Second, 1 Corinthian 14 contains two examples of such general rules which God demands that we apply to our specific circumstances. They are the rules of edification and order (vv. 26 and 40). God demands that these two rules be followed, but He has not given us a detailed list of what they mean in every situation and culture.
Third, the circumstances of corporate worship and church government must be understood in light of what we believe to be the parts or elements of worship. Once those parts or elements of worship are defined it becomes much easier to see what things are the circumstances required to carry out or implement those elements of worship. For instance, once we understand that corporate worship requires the assembly of the church for among other things the hearing of the proclamation of the Word of God, it will follow that such circumstances as place, posture, and time will have to be worked out in such a way as to best implement that part of worship. In my view, as well, once it is determined that singing the praise of God is a part of worship (as I believe it to be2), then the issues of circumstance which must be decided become clear. Will there be musical accompaniment? How shall the songs be pitched if there is not? Who will lead the singing? How will everyone know what to sing? Will a song sheet, hymnal, overhead projector, or PowerPoint presentation be used? How long shall we sing? How many songs shall we sing?
Fourth, churches may differ as to where the line is drawn between circumstances and parts of worship without ceasing to be true churches. Just as churches may differ from us on certain doctrinal matters without becoming heretical, so also some differences on this issue of the regulative principle ought not to be a cause of division between churches. Reasonable differences should not be made the source of division. Let the elders of each church be fully assured in their own mind. Differences in application of the regulative principle may be tolerated as long as each church recognizes its unique identity as the house of God and holds seriously to the regulative principle. We may (and must!) be charitable in such things, as long as the substance of the regulative principle is sincerely embraced.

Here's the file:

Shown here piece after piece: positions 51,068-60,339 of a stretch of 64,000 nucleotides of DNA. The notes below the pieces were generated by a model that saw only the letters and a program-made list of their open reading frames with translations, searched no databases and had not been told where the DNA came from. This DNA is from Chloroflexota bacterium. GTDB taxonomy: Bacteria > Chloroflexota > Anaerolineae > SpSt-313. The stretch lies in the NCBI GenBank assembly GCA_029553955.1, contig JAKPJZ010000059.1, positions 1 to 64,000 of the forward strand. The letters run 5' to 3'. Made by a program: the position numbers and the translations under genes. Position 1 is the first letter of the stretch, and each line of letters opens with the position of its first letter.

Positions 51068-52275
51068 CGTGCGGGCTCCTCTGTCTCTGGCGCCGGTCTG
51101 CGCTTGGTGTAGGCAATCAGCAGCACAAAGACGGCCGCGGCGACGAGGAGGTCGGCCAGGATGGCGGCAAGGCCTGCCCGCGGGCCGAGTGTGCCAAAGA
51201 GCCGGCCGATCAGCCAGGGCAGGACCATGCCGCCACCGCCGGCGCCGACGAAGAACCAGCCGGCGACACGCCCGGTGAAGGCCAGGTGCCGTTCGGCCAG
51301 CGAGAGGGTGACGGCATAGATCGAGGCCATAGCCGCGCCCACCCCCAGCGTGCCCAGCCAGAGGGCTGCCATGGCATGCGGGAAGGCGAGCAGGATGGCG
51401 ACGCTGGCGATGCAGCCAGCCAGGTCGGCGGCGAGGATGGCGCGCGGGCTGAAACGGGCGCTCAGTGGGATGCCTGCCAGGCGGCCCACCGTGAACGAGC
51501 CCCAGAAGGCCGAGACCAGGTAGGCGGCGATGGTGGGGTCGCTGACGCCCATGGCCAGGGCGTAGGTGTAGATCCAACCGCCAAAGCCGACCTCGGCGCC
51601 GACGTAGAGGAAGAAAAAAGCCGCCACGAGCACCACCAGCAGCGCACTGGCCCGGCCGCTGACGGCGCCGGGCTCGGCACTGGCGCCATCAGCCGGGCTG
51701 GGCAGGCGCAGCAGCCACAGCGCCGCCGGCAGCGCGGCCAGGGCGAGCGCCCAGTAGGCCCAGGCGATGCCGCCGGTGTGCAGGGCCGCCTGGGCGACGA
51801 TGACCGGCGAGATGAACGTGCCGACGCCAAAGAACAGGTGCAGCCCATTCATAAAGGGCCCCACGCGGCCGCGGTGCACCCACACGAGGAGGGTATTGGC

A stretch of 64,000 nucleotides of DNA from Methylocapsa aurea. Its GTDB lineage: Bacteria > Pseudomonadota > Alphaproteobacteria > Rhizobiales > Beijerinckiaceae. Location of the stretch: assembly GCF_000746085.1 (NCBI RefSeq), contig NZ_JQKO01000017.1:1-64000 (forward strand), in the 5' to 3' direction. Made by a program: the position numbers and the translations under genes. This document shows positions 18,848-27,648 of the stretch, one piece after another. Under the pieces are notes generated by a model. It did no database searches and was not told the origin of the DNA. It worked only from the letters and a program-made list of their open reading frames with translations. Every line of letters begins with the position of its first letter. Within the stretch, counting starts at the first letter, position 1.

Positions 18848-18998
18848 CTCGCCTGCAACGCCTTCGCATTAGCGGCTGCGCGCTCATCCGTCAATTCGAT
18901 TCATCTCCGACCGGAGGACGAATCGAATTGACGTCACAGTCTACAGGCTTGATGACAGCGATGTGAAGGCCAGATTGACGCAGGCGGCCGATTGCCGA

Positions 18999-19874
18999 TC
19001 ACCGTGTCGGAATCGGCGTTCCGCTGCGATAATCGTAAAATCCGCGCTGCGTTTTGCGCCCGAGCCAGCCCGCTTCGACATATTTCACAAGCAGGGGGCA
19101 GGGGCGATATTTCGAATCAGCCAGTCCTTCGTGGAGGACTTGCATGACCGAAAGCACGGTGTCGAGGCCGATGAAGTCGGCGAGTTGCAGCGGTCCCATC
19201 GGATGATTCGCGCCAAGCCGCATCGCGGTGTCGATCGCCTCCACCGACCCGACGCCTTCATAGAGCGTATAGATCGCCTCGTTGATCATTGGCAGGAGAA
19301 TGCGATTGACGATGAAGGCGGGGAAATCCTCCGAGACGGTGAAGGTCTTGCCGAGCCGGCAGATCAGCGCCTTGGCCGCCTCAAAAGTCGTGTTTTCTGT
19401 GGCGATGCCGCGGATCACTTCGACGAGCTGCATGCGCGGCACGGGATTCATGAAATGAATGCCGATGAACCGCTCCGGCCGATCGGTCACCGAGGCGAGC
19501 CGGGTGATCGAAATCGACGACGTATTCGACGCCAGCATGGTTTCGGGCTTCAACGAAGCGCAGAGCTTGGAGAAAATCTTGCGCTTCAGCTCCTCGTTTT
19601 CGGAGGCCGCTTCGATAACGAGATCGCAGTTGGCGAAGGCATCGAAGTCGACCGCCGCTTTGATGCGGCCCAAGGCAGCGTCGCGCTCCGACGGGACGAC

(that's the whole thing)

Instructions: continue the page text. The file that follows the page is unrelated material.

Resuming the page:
Fifth, a godly fear will result from a genuine embrace of the principle that we must worship corporately only as God has appointed. This must certainly inject an element of caution and conservatism into what we justify as legitimate circumstances of corporate worship. Such caution must not, of course, lead us to adopt the strictest and most conservative application of the regulative principle. Such a reactionary position leads too often to the contradiction of other principles of Scripture.
1Gore in Covenantal Worship, 47-51, rejects the regulative principle partly because of difficulties he sees with this distinction. Frame in Worship in Spirit and Truth, 40-41, bases much of his revision of the principle on similar difficulties.
2Interestingly, Frame does not believe it to be a part of worship, but believes it is a kind of mode by which we do other parts of worship. Cf. Worship in Spirit and Truth, 57.